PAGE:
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Spectator USA
Spectator USA
16 Dec 2023
David Abulafia

NextImg:Why should it matter if Denzel Washington plays Hannibal?

It is becoming a familiar conundrum: whether to employ actors who match the ethnicity of the person they are portraying. Helen Mirren made the mistake of playing Golda Meir in a truly dreadful new film. The real mistake there was not the use of a non-Jewish actress, as some have complained, but the appalling quality of the script and production. Cleopatra was recently played by a black woman in a recent Netflix production, although the evidence strongly suggest she was fair-skinned. There is a suggestion she had some darker skinned ancestors, but the current convention seems to be that even a drop of blood is sufficient to confer blackness or its local equivalent.

The unhealthy obsession with skin color, privileging black over white, is distorting the way history is told

Now it is the turn of Hannibal, who is to be played by Denzel Washington in a new film. I am sure he will fill the role well, and I simply don’t think his skin color matters. My worry is more about those who appear to have thought that it was right and proper for an African prince to have black skin, even though he came from what is now Tunisia. My worry also extends to those in Tunisia, including Tunisian academics, who have vocally objected to the idea of a black Hannibal, once again making a great issue out of skin color. Historically they are right that he must have been white or olive-skinned. Hannibal came from a very eminent Carthaginian family, and the Carthaginians were of Phoenician descent, hailing from Tyre and other cities along the coast of what in now Lebanon. They spoke a Semitic language very close to Hebrew and they often called themselves bene Tzur, which means “children of the rock,” the rock being Tyre. Over the six or so centuries between the foundation of Carthage and the time of Hannibal they did intermarry with local north Africans, but these were what we would now call Berbers, a predominantly white population. There were probably quite a few black slaves brought from much further south, but an elite family like that of Hannibal would not have included them.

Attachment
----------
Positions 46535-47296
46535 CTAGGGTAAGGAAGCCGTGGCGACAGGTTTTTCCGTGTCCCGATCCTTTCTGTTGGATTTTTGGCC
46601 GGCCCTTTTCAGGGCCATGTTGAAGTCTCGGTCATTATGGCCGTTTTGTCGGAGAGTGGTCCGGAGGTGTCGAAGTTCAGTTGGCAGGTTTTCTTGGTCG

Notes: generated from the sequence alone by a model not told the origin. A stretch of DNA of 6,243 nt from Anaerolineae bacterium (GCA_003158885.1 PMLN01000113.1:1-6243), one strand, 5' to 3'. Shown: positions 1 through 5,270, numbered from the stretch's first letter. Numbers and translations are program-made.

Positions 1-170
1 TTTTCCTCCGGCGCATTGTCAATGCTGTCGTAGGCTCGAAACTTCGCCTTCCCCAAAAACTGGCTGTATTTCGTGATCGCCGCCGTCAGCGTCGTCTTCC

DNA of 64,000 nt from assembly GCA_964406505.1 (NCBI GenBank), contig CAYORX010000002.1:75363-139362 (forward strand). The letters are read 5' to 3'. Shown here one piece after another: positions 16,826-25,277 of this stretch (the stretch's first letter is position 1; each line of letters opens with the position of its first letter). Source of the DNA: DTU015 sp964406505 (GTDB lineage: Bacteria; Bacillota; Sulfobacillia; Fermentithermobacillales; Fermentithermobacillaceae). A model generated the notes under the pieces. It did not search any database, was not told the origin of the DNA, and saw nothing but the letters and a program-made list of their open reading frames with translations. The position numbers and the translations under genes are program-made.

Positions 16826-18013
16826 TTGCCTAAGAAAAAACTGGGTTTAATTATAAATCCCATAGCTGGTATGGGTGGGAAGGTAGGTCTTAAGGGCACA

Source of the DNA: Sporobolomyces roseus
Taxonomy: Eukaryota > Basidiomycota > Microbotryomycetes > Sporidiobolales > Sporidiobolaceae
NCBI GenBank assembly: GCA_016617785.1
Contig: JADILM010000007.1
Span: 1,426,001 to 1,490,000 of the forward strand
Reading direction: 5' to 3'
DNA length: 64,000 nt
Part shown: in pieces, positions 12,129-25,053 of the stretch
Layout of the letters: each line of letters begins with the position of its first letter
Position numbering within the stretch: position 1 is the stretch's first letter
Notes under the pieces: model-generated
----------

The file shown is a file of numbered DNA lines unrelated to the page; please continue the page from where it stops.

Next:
Claiming the Carthaginians as “Tunisians” is a somewhat absurd exercise in popular nationalism. You might not want to do so anyway, given the Carthaginians’ propensity for child sacrifice, which one of the ancient cemeteries in Carthage bears disturbing witness to.

North Africa has seen waves of conquerors and settlers, most obviously the Arabs, who first arrived in the seventh century and then came in further waves, merging with the Berber population. Some Tunisians, though, may be partly descended from the Vandals, invaders of Scandinavian descent who helped to revive Carthage in the fifth century.

Nonsense about the skin color of north Africans goes back much further. The great theologian St. Augustine of Hippo has often been claimed as black, though it seems his mother Monica was a Berber. In 2016 the British Library speculated on its website about St. Hadrian, who died at the start of the eighth century and was an abbot in Canterbury:

To commemorate Black History Month in the United Kingdom, today we remember one of the Africans to live in Anglo-Saxon England. The man in question was Hadrian (d. 709), the abbot of St Peter’s and St Paul’s at Canterbury, who played a pivotal role in the development of church structures in what is now England.

There was excitement because Hadrian was described in one of the sources as an “African.” This displays woeful ignorance on the part of the Library staff. To the Romans, and to their medieval successors in both Europe and the Islamic world, “Africa” or “Ifriqiya” meant what is now Tunisia and some areas just beyond. The term had nothing to do with skin color, and nothing to do with an entire continent. Roger II, the Norman king of Sicily, conquered several cities in Tunisia in the twelfth century and called himself “King of Africa,” which certainly did not mean a still largely unknown continent, for all Roger’s boastfulness. The continent was referred to variously as Libya, Ethiopia and even as India.

The unhealthy obsession with skin color, privileging black over white, is distorting the way history is told. But this is part of a much greater distortion of the way social relations are described, in which it is apparently acceptable, especially among successful upper middle-class whites, to cast aspersions against fellow whites, especially if they are male and thought to be “privileged.” The reality is that we should not judge anyone by the color of his or her skin. To do so is, quite simply, racist.

This article was originally published on The Spectator’s UK website.